Sea of Solitude is the brain child of Cornelia Geppart and her team at Jo-Mei Games. It is published by EA under its new department at EA Originals. It is the second release by EA Originals following the success of Fe last year. It is released today.
The game is a beautiful and imaginative story telling puzzle platformer that tackles the difficult topic of mental health, namely loneliness, depression and anxiety. While Sea of Solitude is not the first game to do so, it follows the path that games like Hellblade : Senua’s Sacrifice, Limbo, Celeste and Night in the Woods have forged before it. The games main protagonist is a young woman called Kay, who has found herself in a world where she has turned into a black feathered creature with piercing red eyes. It seems to be a symbol for how Kay looks at herself and I really hope that as you progress through the world her appearance changes as her perception of herself changes. The world Kay inhabits now is a flooded city that hides the true beauty of world around her but is unable to see is consumed by her own inner demons and is a really strong suggestion to how Kay feels like she is drowning under the weight of everything. The use of strong visual connection to emotions is something the game developers have used really successfully to build the world that you navigate.
The game is stunningly created on the Unity engine and the art style is as captivating as it is haunting. The constant evolving environment mirrors the serenity and turbulence of Kay’s personal struggles. The use of the environment only strengthens the games ability to immerse the gamer in and pulls you along the journey with Kay. The world you enter gives you the uneasy sense of what lies beneath the surface and how everything shouldn’t always be taken at face value as you never know the struggles someone is dealing with. You work your way through the world addressing corruptions, possible wrongs or negative pressures in Kay’s life, meeting people that through their own loneliness or anxiety have turned into fantastical creatures and monsters. The game makes you want to challenge the monsters or work with the other creatures to learn more about Kay’s own challenges. Even if the monsters seem daunting or scary, the character design of some of the ‘bosses’ are amazing in scale and in relation to how they affect the environment, the game rewards your courage by allowing more access to the world and learn more about the main protagonist Kay.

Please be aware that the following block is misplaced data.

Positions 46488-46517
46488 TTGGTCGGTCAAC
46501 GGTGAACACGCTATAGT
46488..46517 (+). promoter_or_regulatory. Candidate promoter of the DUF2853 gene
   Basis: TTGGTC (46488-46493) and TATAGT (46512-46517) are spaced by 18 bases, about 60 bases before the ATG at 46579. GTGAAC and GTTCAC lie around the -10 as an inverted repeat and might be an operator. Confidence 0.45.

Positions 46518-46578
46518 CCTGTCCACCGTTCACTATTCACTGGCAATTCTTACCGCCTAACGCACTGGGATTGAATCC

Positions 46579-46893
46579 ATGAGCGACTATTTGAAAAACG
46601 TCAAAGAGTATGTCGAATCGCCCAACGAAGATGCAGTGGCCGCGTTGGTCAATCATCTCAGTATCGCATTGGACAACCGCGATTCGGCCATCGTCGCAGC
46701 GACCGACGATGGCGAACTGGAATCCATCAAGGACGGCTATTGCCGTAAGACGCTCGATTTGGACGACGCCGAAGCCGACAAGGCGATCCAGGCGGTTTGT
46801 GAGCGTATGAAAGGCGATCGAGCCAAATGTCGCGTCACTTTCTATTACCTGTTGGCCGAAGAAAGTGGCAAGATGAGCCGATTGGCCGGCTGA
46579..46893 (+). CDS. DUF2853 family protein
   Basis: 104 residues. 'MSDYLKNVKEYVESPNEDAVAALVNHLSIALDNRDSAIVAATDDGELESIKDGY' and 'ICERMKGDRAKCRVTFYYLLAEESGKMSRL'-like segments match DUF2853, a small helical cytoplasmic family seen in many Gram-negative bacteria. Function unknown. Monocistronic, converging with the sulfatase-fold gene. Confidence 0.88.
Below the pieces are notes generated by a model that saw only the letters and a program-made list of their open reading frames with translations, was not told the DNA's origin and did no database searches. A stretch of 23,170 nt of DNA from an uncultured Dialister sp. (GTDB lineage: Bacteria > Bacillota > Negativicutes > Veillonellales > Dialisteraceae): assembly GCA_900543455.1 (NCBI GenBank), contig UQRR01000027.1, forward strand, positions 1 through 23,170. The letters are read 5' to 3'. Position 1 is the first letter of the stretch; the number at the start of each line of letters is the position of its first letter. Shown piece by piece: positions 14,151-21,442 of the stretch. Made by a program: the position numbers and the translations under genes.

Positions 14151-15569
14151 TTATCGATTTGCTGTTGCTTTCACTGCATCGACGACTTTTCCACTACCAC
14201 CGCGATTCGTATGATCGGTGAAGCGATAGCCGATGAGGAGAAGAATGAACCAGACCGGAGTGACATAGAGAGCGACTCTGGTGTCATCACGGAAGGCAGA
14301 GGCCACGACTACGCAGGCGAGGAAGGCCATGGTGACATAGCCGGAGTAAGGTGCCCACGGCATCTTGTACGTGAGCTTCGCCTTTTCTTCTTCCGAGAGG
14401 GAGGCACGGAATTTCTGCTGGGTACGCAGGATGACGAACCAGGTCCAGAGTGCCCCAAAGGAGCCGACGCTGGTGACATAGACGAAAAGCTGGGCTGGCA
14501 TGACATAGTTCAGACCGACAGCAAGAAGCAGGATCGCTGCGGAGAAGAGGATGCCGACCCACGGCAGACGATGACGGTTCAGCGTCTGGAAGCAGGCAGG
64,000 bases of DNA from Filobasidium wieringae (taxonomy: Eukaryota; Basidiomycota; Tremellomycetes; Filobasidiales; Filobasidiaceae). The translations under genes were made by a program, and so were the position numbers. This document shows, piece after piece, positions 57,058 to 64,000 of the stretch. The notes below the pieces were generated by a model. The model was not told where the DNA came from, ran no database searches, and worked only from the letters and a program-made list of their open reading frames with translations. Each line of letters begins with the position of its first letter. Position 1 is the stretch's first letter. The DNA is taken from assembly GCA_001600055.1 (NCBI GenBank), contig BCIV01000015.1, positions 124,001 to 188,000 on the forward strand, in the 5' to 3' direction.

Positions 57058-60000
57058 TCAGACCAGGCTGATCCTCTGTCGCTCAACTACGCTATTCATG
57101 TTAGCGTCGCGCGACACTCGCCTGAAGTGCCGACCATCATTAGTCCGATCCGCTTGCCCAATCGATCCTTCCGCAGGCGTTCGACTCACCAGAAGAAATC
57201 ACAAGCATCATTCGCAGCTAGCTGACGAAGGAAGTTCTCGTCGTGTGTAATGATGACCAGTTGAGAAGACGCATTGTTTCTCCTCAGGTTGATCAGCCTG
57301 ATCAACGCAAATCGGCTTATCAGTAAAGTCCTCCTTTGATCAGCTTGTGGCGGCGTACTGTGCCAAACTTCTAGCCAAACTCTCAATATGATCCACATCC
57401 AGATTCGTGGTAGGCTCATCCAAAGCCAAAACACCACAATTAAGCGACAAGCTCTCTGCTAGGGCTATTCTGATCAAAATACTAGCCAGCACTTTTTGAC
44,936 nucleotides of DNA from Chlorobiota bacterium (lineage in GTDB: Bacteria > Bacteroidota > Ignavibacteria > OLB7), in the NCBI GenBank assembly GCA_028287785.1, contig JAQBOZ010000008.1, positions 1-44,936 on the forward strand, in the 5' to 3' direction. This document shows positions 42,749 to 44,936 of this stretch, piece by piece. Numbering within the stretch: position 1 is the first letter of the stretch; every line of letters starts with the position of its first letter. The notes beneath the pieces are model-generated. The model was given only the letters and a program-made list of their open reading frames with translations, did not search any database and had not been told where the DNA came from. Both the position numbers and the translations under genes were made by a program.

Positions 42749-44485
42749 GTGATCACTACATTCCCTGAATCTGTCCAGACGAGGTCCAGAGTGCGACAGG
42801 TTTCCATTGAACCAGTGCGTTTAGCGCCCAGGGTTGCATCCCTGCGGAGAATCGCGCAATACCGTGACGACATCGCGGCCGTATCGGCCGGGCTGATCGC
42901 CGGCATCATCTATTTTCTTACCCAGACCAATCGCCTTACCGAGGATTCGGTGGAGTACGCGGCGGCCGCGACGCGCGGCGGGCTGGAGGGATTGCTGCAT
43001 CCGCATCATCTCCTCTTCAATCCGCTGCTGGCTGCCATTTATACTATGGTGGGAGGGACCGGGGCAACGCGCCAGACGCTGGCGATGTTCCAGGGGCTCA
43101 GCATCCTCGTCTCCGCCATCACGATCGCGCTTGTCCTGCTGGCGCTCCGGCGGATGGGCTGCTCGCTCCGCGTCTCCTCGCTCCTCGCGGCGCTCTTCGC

This is a game I cannot wait to play fully, explore and experience the beautiful world that Jo-Mei Games have created. I love story driven games that are considered slow burners like Limbo, What Remains of Edith Finch, and Everybody’s gone to the Rapture. They burn themselves into your psyche because they draw you into their hauntingly beautiful world’s with really strong story narratives. I believe Sea of Solitude will be the same, or at least I really hope it does and I think everybody should take some time and really enjoy this game. Check out the game here https://www.ea.com/games/sea-of-solitude
Hi there everybody, so I decided to start another show to try and bring more content…took a little longer than it should’ve because of a few issues with YouTube and other behind the scene stuff. But I’m already working on another episode of the main “”Flickering Pixelz” series 😛 (Already recorded, just needing to edit it etc) but until then! Enjoy this episode of TopsieZ of my all-time fave games! Much Love! DeanKind
I haven’t started streaming yet, because my internet connection is awful! (Seriously 600kb/s upload speed…not even good enough to stream on low quality). I am working on it though…bare with me you beautiful people!